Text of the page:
Friday, April 17, 2009

What is a Hard Case for Justice Thomas?

As noted in a NY Times article, Justice Thomas made a rare public appearance recently. The article paints an interesting picture of the Justice, who describes himself as sometimes morose. Putting aside such issues of temperament and mood, here I want to focus on what Justice Thomas says about judging. The article concludes as follows:
“This job is easy for people who’ve never done it,” he said later. “What I have found in this job is they know more about it than I do, especially if they have the title ‘law professor.’ ”
Prima facie, that's a fair point. It's generally easier to criticize someone else's decisions than to make those decisions yourself. Thus, what Justice Thomas appears to be saying is that the burdens of responsibility make decision making harder. That's almost certainly right.

And yet, subject to some critical scrutiny, the point would seem to undermine Justice Thomas's philosophy of judging. More than any other Justice in recent history, Justice Thomas is committed to the separation of law and morality. Judges, in his view, should interpret authoritative texts (such as statutes and the Constitution) to mean what the words were generally understood to mean at the time of their enactment. This approach--generally now called "public meaning originalism"--typically carries with it the further postulate that judges who resort to moral reasoning are illegitimately imposing their own values on the public.

To be sure, not all public meaning originalists say that. Some "neo-originalists" think that the semantic content of the text is very frequently indeterminate, and that when it is, judges are authorized to make judgments based upon, among other things, moral considerations. But Justice Thomas is not such a neo-originalist. He is much more of an "old school" originalist who thinks that the original meaning of the text is almost always all one needs to resolve legal questions. Certainly Justice Thomas has both authored and signed onto opinions criticizing his colleagues for injecting moral considerations into legal analysis in circumstances where those colleagues no doubt thought the text a mere starting point.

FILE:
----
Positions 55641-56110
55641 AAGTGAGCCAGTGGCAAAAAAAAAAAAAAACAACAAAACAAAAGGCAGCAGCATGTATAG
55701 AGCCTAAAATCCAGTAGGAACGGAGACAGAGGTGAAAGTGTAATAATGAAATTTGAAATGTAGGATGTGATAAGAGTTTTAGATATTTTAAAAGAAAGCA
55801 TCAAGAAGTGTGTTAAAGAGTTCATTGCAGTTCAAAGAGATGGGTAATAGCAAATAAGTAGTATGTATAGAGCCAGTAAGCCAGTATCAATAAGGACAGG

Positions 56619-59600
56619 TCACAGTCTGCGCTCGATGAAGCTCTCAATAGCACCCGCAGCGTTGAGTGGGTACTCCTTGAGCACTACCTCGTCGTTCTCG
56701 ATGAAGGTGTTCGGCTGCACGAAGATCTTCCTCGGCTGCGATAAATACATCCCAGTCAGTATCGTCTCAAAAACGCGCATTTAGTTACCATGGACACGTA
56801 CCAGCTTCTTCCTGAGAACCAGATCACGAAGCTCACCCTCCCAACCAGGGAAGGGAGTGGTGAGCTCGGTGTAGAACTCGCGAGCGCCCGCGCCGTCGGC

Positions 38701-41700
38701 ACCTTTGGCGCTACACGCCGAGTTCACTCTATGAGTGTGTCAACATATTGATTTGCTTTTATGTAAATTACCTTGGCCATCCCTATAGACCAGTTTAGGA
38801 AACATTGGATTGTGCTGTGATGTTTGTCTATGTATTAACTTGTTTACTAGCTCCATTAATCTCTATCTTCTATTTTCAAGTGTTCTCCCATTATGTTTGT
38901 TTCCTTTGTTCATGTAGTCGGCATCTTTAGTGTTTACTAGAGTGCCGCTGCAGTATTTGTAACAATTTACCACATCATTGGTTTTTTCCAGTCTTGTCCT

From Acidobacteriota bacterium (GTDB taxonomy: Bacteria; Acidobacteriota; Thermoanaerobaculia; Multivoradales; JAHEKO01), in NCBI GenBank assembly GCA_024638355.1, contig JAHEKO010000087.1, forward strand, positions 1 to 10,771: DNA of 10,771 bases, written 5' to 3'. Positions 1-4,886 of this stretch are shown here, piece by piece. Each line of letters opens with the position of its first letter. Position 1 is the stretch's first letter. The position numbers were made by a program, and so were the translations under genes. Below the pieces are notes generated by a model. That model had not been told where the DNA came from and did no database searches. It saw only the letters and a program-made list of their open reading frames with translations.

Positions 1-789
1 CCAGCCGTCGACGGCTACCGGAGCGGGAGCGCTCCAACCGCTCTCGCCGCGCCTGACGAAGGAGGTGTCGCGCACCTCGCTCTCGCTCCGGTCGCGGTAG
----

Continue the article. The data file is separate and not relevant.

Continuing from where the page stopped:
Why then would Justice Thomas feel burdened by the responsibilities of making a decision? We can well imagine that even for an old school originalist, there are hard cases. But for someone with Justice Thomas's professed views, a hard case is one in which the judge needs to do a whole lot of hard work to try to resolve a historical linguistic question as best he can. He may need to burn the midnight oil reading 18th century newspapers, but he's not going to lose sleep agonizing over whether he is doing the right thing in any moral sense.

And yet, Justice Thomas appeared to say precisely that cases are hard because they pose hard issues about what the right thing to do is, all things considered. In a statement that is otherwise admirable for his recognition of the importance of church-state separation, Justice Thomas answered a question as follows:
“There are some cases that will drive you to your knees,” he added. “In those moments you ask for strength and wisdom to have the right answer and the courage to stand up for it. Beyond that, it would be illegitimate, I think, and a violation of my oath to incorporate my religious beliefs into the decision-making process.”
I suppose it's possible to be driven to your knees about whether to credit Alexander Hamilton or James Wilson as better expressing the original understanding about state sovereign immunity, but the much more natural way of reading this answer is that Justice Thomas is saying that he seeks the wisdom, strength and courage to resolve cases in ways that are not simply a matter of linguistic or historical fidelity. He appears to be saying, both here and in his comments about the burdens of judgment, that he actually worries about doing what is right. If so, it's too bad he feels the need to pretend otherwise in other settings.

Posted by Mike Dorf